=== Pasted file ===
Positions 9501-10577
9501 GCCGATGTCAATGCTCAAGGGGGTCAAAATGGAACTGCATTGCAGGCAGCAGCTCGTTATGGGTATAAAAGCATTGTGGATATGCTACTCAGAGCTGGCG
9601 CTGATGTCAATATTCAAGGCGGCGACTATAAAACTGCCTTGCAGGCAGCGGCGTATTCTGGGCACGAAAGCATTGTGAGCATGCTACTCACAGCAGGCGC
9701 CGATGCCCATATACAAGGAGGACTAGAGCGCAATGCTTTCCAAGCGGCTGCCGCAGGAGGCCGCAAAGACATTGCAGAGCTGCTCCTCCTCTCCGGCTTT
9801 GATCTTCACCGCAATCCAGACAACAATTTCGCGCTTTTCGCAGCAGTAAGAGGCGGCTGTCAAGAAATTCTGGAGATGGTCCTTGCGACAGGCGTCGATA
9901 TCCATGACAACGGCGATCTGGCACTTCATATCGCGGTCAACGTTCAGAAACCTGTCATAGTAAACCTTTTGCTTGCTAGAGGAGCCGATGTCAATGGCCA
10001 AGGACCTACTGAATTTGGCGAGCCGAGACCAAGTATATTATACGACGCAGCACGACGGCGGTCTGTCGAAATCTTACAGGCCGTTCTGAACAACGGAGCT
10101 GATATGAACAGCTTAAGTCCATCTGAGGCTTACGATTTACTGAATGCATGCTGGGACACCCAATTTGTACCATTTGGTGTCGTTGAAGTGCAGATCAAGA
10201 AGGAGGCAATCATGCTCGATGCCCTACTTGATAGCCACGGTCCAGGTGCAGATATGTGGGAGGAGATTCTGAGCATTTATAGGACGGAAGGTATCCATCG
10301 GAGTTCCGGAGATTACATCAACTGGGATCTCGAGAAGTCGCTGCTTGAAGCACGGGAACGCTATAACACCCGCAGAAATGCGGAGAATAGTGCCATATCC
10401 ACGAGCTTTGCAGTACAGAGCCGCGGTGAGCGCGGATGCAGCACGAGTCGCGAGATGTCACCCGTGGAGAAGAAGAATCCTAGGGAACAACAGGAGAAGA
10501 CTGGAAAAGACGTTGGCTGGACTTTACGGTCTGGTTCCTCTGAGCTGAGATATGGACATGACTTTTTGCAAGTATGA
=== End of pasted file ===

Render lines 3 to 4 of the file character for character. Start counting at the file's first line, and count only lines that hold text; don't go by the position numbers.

9601 CTGATGTCAATATTCAAGGCGGCGACTATAAAACTGCCTTGCAGGCAGCGGCGTATTCTGGGCACGAAAGCATTGTGAGCATGCTACTCACAGCAGGCGC
9701 CGATGCCCATATACAAGGAGGACTAGAGCGCAATGCTTTCCAAGCGGCTGCCGCAGGAGGCCGCAAAGACATTGCAGAGCTGCTCCTCCTCTCCGGCTTT